When we arrived at the church we joined the other volunteers, some from our own suburban parish, and others from city parishes, and still others from rural parishes. We were all there to do God’s work – to serve the poor; to feed the hungry. We began with prayer and then were given our assignments. I was to dole out a (not too generous) spoonful of green beans to each person; Blake was to clear and wipe tables.

As our “clients” came through the food line and settled into the battered folding chairs and worn cafeteria tables in the humble church hall, I realized that Blake was also sitting down. What was he doing??? He was supposed to be serving the poor! He had an assignment to clean the tables. I asked another volunteer to take over my bean-serving job for a moment so that I could have a word with my son. How dare he? I was going to set things straight! I was going to make this kid understand he was there to serve others; to stop thinking solely of himself for a change!!!

When I approached him full of arrogance and self-righteousness (after all I had been serving the poor for months now) I was determined to teach him a lesson in love and compassion. Instead I came upon Blake and an elderly gentleman having a conversation. Blake was talking to this man; really talking and listening to him as well. It occurred to me that while I had been dutifully dispensing food all these months, I had never taken the time to speak with anyone. I barely looked folks in the eye. Was it my embarrassment because I believed that I had so much more than they? Or was it my shame because I couldn’t face the reality of living in a world where so many have so little?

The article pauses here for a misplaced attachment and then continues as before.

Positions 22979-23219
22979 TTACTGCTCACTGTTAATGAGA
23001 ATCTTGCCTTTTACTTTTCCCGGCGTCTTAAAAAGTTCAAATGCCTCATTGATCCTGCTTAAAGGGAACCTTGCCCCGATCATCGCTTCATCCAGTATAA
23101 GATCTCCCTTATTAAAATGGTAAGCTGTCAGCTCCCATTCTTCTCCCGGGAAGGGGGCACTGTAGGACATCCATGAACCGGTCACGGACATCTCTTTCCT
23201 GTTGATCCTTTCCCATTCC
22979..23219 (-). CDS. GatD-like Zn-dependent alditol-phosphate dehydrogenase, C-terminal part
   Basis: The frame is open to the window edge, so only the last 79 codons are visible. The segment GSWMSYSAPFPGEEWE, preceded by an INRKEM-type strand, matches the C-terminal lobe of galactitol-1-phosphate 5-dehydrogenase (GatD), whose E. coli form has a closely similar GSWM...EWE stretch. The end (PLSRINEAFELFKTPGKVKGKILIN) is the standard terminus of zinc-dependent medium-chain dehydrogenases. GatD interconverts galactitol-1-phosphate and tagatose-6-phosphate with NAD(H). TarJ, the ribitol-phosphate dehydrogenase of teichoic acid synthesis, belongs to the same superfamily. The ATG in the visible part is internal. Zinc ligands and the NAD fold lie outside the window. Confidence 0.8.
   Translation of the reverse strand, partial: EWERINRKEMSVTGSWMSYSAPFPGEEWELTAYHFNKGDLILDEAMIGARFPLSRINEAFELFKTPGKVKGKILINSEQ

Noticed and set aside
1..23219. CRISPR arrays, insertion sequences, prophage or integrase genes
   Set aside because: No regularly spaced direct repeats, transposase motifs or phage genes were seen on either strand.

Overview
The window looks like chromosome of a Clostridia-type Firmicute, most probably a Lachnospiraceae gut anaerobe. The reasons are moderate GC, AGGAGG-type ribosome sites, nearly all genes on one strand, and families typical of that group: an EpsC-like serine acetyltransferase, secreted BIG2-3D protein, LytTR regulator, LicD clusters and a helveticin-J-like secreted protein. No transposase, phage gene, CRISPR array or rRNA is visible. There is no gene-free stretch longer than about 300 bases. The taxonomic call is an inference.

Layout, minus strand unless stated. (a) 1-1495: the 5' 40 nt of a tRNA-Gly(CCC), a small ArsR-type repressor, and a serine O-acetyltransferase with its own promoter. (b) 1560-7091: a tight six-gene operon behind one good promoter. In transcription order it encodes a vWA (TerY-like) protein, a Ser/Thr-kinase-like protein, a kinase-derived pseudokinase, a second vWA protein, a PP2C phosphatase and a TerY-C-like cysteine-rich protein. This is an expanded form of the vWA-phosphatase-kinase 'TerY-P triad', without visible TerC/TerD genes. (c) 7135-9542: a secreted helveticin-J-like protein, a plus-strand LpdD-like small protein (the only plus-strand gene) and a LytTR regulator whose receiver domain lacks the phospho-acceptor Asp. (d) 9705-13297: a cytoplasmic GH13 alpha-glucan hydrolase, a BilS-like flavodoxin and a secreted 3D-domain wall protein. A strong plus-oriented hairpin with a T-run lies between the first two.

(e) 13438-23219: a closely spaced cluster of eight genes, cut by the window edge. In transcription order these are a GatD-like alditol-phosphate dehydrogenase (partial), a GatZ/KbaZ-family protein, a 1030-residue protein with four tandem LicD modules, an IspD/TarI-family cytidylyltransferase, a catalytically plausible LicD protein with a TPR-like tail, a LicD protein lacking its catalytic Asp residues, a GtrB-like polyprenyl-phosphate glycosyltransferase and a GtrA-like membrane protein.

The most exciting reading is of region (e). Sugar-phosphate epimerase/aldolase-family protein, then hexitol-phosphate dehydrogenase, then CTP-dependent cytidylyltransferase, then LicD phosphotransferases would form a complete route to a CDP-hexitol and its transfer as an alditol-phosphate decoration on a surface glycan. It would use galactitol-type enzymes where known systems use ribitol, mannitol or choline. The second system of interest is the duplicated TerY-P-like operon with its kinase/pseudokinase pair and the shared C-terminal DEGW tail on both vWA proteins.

Now I was the one being humbled. I was the one learning about God’s love. My son, my beautiful son, taught me that I had been missing the point. I had been feeding bodies but he fed this man’s soul. He showed he cared. He gave this gentleman dignity. He loved him.

And I’m still thankful for the lesson he taught me that day and how he restored my hope in us. Hope is not about proving anything. It’s the grace of God through others that sustains us and gives us hope.

Peace,

Denis

Then and now (he still gives me hope)


Back to School

Our daughter is a second grade teacher. She loves to teach. And I suppose unless you love it, you shouldn’t do it. The pay is meager and the challenges are plentiful. Still, she is a joy-giver and has an indefatigable spirit and those kiddos will someday remember her as someone who mattered. Because in her classroom they matter. She makes learning fun but she reminds her students that what they do and how they do it is important. School is important and so are they.

Truth is, she’s been teaching her entire life. She taught me how to be the dad of a daughter – which can be pretty daunting for us slow-learners. She taught her brothers a thing or two along the way. And of course her husband and children are devoted followers. She teaches; we learn.

Seeing her welcome her second graders this year brings back thoughts of classrooms long ago. Remembering my apprehension each school year of who my teacher might be and worrying that I might have forgotten EVERYTHING during my summer of freedom from the classroom. What would I do if I couldn’t remember arithmetic or names of the state capitols or something? I remember I would pray to Saint Jude, patron of hopeless cases, for a day or two before school started and somehow miraculously I could write my name in cursive after my summer hiatus.